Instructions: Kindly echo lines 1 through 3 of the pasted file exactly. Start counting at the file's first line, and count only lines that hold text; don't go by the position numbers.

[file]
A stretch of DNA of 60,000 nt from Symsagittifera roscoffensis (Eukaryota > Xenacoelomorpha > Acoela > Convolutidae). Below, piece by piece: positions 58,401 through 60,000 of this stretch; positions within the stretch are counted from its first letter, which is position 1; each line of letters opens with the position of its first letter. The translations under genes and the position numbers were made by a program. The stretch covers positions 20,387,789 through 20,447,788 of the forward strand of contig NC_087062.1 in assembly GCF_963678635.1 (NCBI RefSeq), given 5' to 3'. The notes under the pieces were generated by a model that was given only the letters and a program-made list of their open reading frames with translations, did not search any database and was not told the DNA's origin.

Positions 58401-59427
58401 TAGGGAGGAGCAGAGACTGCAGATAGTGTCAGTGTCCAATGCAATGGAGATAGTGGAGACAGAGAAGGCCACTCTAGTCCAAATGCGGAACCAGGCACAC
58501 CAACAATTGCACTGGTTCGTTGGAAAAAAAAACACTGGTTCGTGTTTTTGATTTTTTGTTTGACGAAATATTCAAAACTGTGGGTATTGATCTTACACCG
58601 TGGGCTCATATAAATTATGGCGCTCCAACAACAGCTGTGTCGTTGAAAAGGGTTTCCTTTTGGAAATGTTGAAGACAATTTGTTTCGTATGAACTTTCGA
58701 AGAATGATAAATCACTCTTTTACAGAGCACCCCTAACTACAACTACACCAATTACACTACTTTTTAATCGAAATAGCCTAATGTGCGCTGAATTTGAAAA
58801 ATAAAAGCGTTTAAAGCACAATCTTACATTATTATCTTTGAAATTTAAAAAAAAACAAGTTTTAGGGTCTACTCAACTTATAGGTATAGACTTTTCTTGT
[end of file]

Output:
A stretch of DNA of 60,000 nt from Symsagittifera roscoffensis (Eukaryota > Xenacoelomorpha > Acoela > Convolutidae). Below, piece by piece: positions 58,401 through 60,000 of this stretch; positions within the stretch are counted from its first letter, which is position 1; each line of letters opens with the position of its first letter. The translations under genes and the position numbers were made by a program. The stretch covers positions 20,387,789 through 20,447,788 of the forward strand of contig NC_087062.1 in assembly GCF_963678635.1 (NCBI RefSeq), given 5' to 3'. The notes under the pieces were generated by a model that was given only the letters and a program-made list of their open reading frames with translations, did not search any database and was not told the DNA's origin.

Positions 58401-59427
58401 TAGGGAGGAGCAGAGACTGCAGATAGTGTCAGTGTCCAATGCAATGGAGATAGTGGAGACAGAGAAGGCCACTCTAGTCCAAATGCGGAACCAGGCACAC